Things I Learned At RWA

JT Ellison

Last week I ventured down to Orlando for the RWA conference. For those of you unfamiliar with the acronym, RWA is Romance Writers of America. RWA is to romance writers what ITW eventually could be for thriller writers, and I say eventually because RWA has 10,000 writers on its rolls, 145 chapters, and a conference that quite simply smokes everything I’ve ever been to. That’s not a knock on ITW – I adore the organization, have bled, sweated and cried for them, and thought this year’s Thrillerfest was the best yet. Pretty impressive considering they’re only 5 years old.

But RWA is… different.

After the event was moved to Orlando from Nashville after the Flood, I had my doubts about attending. A – I was terribly upset that they’d pulled out (*more on that later). I felt like if they’d given us a chance, we could have worked out the conference, and the hotels, etc. But I was doing a workshop with Allison, and didn’t want to shirk my obligations there. B – it was my husband’s birthday. Birthdays are a big deal in the Ellison household. We’d planned around RWA, with so many of our friends coming to town, we were going to have a lovely little party. Suddenly, all that went up in smoke. C – it’s been a BIG travel year. Another plane, another hotel, another five days away from work, just rang my bell (and my wallet. This is a pricey con, the most expensive out there. BUT ALL INCLUSIVE – so it really saves you money.)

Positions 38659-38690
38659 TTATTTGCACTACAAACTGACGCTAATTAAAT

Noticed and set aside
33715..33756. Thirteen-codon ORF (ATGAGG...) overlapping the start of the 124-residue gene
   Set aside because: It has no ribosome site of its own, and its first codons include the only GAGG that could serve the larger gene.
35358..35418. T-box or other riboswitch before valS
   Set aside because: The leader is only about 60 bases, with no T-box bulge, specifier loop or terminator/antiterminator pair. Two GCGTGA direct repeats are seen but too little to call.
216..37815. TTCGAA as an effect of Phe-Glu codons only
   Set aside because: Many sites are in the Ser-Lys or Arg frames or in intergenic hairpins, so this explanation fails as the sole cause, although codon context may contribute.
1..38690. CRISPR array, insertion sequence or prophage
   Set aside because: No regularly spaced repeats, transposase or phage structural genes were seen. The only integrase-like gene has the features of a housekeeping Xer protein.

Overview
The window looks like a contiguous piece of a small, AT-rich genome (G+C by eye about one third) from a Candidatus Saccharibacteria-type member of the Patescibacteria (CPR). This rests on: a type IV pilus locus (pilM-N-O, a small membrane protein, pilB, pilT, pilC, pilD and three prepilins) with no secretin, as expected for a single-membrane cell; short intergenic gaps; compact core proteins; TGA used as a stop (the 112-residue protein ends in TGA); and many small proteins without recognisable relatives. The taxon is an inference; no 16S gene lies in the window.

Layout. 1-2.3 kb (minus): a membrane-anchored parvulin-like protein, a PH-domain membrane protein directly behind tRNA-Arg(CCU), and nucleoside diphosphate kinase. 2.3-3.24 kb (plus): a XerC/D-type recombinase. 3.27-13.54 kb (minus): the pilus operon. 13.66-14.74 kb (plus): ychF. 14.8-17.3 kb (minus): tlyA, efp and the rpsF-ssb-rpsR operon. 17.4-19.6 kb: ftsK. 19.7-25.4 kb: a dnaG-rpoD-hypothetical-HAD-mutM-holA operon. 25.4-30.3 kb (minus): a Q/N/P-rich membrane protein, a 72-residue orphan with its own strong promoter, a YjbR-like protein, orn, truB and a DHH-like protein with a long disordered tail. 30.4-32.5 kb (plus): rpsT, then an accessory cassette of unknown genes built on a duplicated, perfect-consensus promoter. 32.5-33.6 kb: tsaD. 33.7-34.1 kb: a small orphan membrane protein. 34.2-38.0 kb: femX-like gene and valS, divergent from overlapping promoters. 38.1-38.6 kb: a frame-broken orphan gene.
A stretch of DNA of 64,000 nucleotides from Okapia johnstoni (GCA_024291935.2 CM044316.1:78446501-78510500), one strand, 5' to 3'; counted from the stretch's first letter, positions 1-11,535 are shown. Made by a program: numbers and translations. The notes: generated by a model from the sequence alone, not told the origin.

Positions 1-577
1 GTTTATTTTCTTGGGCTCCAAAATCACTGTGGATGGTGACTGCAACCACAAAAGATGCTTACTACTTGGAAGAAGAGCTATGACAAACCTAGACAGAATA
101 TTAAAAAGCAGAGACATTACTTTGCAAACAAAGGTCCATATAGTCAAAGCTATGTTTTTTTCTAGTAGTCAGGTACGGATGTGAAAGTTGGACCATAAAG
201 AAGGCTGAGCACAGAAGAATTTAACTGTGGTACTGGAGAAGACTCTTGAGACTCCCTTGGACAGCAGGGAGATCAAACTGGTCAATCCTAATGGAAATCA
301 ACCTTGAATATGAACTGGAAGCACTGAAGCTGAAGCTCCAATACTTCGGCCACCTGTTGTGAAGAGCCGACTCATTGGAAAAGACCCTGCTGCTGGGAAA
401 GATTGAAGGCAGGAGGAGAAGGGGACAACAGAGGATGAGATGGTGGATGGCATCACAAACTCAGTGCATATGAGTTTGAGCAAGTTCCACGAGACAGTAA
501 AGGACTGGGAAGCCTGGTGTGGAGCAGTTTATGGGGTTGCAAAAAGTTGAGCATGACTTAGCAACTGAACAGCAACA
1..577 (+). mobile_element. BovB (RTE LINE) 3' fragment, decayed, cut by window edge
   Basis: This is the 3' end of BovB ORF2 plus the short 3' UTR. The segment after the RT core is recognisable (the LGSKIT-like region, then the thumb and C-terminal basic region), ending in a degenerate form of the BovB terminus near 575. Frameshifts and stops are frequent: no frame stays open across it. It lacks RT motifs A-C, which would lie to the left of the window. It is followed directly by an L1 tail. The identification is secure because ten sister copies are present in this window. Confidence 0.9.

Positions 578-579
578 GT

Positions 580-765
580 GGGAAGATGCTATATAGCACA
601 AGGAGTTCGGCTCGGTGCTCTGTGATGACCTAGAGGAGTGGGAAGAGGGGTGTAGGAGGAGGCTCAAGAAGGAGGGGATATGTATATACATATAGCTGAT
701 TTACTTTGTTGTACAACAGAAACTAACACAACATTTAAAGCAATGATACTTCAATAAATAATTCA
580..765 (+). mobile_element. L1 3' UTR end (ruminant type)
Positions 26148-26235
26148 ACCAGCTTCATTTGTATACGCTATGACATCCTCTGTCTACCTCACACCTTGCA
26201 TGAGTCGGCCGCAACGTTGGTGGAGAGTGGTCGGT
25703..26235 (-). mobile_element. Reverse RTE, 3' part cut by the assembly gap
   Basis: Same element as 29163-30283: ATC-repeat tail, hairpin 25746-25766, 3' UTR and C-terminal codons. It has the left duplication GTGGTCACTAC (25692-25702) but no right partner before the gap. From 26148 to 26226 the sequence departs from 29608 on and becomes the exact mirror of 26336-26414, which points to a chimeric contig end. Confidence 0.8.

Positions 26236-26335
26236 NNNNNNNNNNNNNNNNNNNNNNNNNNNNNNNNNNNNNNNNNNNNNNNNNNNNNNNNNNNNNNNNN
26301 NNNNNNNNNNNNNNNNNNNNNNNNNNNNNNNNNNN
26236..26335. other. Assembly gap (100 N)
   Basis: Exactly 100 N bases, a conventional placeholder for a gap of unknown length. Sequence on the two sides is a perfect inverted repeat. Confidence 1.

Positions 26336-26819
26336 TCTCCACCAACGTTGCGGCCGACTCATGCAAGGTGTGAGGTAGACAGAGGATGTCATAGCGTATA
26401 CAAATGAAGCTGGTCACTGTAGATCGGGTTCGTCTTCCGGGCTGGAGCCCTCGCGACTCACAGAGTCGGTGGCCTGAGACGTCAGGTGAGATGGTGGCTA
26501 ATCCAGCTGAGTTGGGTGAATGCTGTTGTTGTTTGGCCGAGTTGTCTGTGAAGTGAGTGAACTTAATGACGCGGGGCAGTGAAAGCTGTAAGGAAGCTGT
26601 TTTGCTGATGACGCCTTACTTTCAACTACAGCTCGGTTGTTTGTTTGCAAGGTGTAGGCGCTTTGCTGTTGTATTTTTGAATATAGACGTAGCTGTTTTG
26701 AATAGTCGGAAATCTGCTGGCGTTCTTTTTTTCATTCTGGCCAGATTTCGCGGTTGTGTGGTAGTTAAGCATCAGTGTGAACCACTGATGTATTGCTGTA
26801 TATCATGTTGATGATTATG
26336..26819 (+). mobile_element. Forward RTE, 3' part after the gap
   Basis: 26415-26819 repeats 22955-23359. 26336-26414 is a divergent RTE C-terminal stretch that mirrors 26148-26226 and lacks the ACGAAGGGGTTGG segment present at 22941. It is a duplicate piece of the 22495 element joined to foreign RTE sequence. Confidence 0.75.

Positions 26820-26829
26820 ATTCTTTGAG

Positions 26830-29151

If it had been anywhere but Orlando, I would have bailed. But we’ve got family in the central Florida region, so I planned to go ahead. Big mistake. One I won’t make again in the future. Traffic, driving unfamiliar roads, and being walloping sick with some sort of plague we caught in New York that necessitated two rounds of antibiotics (which I’m still on) made it a real pain in the ass. And I couldn’t do any of the big events, because driving 90 minutes at midnight seemed like a bad idea.

So I stuck to the days, and attended the lunches, and some workshops.

And found out that all my preconceived notions about RWA were wrong, wrong, wrong.

I’m honestly not sure where to begin.

Let’s start with the Literacy Signing. 600 authors. Lines of people that numbered in the thousands. $60,000+ raised for literacy. Holy Smokes, right?

I went in planning to watch and learn, and was shocked and surprised to find that several people knew me, came to see me, and were sharing me with their friends. Those are the finest, most uplifting words an author can hear – “I loved it so much I had to tell all my friends to read it.” Sharing is good. It makes us happy.